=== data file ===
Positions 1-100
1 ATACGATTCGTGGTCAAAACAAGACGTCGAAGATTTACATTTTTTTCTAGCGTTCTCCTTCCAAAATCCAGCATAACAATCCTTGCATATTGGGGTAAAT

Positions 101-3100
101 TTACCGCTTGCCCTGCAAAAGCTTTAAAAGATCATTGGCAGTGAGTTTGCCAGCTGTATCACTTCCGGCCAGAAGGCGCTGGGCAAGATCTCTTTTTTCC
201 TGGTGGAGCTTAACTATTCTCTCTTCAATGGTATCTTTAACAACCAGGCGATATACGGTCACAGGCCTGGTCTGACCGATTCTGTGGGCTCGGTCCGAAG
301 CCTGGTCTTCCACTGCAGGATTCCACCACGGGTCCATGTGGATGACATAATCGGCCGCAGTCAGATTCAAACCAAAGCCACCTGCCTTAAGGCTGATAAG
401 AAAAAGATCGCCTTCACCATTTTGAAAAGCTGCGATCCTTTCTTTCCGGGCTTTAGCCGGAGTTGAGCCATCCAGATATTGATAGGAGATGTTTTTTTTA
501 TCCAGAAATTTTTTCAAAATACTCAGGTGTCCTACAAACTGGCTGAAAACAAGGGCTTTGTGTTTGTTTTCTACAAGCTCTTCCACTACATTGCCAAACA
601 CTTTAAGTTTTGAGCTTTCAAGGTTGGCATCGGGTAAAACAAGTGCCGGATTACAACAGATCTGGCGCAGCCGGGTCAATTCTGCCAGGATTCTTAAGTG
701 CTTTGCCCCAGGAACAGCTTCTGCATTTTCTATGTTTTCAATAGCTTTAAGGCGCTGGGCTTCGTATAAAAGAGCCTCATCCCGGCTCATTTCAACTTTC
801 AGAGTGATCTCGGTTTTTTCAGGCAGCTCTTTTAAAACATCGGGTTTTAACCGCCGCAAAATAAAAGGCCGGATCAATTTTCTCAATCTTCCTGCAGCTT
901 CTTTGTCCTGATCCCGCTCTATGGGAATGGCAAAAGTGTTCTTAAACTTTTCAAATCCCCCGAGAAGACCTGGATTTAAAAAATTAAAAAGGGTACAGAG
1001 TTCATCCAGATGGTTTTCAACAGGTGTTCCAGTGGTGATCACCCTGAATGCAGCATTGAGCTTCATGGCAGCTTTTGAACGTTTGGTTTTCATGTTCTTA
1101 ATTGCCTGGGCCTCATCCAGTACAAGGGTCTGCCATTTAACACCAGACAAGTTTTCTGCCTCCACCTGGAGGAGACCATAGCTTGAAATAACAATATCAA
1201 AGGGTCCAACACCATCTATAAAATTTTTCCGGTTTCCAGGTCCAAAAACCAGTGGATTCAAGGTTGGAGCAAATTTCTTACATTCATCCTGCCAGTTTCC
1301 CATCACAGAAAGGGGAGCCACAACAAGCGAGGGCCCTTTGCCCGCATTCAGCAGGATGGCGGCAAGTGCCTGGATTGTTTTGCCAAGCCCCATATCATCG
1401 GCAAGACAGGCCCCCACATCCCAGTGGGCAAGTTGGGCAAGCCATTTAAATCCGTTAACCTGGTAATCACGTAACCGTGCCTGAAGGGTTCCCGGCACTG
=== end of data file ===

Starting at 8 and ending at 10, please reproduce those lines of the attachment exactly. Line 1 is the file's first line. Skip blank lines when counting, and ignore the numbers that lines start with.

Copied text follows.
501 TCCAGAAATTTTTTCAAAATACTCAGGTGTCCTACAAACTGGCTGAAAACAAGGGCTTTGTGTTTGTTTTCTACAAGCTCTTCCACTACATTGCCAAACA
601 CTTTAAGTTTTGAGCTTTCAAGGTTGGCATCGGGTAAAACAAGTGCCGGATTACAACAGATCTGGCGCAGCCGGGTCAATTCTGCCAGGATTCTTAAGTG
701 CTTTGCCCCAGGAACAGCTTCTGCATTTTCTATGTTTTCAATAGCTTTAAGGCGCTGGGCTTCGTATAAAAGAGCCTCATCCCGGCTCATTTCAACTTTC